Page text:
Students Deserve to be Taught by Humane Experts not Counterfeits
Who is really teaching the students? At my previous university, some departments employed students who had not received their Master’s degrees to teach undergraduate students. Most of these graduate-teaching students were only months away from their undergraduate degree, yet, all the same, they were teaching students. But were they really teaching? Did they really know the subject matter well enough to field and help students achieve in a class?
I taught at a small college right after I received my M.A. degree. And while I had spent almost two years studying the subject, my knowledge was lacking. I did not have experience. After obtaining my Ph.D., my classroom teaching was remarkably different. I had my own style. I taught the students a variety of points of view and shared my own views on topics. This cannot happen when departments hire students to teach other students. We are stealing from these students who enrolled in those classes. They deserved to be taught by an expert in the field.
At a recent university, there was a politic on campus to raise the pay of M.A. instructors. Why they had not gone on for a doctorate, I do not know. Their argument was that an M.A. was a terminal degree and equivalent to a Ph.D. and thus, they should be paid as if they had achieved a doctorate? Huh? How much does a Ph.D. cost these days? How many years of study does it take? What sacrifices do you have to make to obtain a Ph.D? Did those M.A. instructors really think that their course work was equivalent to a Ph.D.? Writing the dissertation alone takes at least a year and the knowledge gained in writing that book is priceless.
Well, they made their case and are now paid as if they have obtained a doctorate so they can achieve the status of Full Professor with only an M.A. This is false advertising if you ask me. This political issue really hurts students. Why wouldn’t anyone want to obtain a doctorate and be a specialist in a field of studies? So this policy essentially took away any incentive for these M.A.’s to broaden their fields of study or to improve themselves in any way. Certainly there are talented M.A.’s but students deserve the best, they don’t deserve to be taught by someone who is not a specialist in the field.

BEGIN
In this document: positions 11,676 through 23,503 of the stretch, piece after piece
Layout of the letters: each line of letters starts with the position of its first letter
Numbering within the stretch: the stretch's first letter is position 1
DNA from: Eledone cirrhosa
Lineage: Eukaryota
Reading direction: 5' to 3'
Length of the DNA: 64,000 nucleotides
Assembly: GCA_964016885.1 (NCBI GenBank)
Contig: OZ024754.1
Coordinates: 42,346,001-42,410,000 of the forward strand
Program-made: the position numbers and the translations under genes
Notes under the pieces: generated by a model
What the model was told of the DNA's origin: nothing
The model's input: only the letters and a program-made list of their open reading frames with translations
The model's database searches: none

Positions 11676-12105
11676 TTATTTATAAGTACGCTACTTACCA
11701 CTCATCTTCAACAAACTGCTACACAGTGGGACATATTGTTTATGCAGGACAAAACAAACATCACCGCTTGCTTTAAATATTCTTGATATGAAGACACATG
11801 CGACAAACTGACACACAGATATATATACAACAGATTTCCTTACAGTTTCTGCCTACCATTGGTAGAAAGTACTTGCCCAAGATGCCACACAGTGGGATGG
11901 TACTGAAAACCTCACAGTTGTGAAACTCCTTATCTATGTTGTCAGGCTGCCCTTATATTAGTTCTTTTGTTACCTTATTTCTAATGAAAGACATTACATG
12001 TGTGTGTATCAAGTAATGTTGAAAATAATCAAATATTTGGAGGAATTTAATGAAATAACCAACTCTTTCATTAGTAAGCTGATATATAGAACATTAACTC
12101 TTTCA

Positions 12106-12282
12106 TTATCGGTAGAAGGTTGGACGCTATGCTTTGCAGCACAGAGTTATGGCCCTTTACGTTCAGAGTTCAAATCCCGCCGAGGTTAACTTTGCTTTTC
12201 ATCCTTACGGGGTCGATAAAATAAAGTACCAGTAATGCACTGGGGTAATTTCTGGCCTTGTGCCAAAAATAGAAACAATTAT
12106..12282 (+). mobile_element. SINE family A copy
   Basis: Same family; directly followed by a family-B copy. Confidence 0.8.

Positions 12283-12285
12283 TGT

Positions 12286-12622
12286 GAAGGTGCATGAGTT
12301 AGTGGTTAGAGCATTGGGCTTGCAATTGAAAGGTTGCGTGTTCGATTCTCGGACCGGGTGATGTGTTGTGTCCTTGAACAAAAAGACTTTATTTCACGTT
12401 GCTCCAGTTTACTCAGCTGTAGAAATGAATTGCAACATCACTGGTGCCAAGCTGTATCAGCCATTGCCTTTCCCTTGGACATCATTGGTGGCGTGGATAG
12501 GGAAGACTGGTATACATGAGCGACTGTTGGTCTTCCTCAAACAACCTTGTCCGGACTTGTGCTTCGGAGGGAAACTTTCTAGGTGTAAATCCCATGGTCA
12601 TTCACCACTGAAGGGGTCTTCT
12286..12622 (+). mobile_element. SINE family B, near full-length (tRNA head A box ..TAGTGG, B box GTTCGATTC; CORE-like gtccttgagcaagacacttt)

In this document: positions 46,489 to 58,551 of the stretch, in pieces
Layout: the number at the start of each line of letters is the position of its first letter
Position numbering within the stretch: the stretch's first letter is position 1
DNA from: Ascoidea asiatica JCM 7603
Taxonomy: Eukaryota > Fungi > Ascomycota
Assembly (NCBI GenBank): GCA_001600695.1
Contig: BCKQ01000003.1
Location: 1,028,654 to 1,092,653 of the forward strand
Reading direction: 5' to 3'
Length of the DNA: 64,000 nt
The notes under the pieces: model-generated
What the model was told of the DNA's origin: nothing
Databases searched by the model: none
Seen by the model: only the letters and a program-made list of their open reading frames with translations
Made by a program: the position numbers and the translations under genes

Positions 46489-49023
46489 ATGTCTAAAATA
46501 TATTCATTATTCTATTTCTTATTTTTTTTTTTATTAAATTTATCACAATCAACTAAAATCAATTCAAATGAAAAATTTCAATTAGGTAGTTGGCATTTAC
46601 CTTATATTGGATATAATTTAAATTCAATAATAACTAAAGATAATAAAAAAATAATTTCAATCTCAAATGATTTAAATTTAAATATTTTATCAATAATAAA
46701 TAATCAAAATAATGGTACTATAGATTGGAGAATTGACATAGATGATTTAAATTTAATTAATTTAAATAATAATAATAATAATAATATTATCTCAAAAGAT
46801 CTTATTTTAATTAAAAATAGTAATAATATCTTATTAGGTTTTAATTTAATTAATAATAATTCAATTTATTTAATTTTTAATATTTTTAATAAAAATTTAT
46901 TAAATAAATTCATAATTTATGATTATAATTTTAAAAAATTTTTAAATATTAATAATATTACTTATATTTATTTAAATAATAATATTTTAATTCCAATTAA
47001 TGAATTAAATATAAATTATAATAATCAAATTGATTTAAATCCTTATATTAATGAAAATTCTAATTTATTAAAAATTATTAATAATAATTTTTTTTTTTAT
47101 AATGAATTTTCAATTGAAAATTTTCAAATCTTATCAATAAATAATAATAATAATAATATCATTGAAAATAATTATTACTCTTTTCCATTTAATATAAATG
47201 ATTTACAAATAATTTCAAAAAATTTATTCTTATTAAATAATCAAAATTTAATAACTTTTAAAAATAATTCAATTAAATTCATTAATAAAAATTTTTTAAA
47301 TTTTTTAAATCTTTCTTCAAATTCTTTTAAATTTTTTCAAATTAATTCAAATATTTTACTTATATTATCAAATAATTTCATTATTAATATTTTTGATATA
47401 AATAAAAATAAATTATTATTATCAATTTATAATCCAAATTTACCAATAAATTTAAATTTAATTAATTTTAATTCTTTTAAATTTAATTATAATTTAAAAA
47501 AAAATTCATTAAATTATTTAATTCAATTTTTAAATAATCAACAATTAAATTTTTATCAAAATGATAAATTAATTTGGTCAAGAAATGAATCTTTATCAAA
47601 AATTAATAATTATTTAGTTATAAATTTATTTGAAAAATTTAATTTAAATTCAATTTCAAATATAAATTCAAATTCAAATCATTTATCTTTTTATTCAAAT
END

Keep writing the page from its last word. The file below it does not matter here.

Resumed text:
Some Deans are assigning online classes to faculty who have no training, and worse, they abhor technology. But they must keep their jobs. So they upload a minimalist syllabus, with a couple of tests and walk away and forget the class. Online classes can be just as dynamic as face-to-face teaching experiences. Online students deserve to experience the same creativity as face-to-face classes, but rarely find it.
And, of course, in research universities students will only see their professor on a podium. We spend our lives teaching students who can’t remember us, nor can we remember them because we teach so many students. We have lost our way. Students are not human beings to the educational system. They are raw material to be processed and spit out at the end of the line. Faculty have become mechanical chisels going through the motions of teaching. The system produces an alienation that has crept through our society.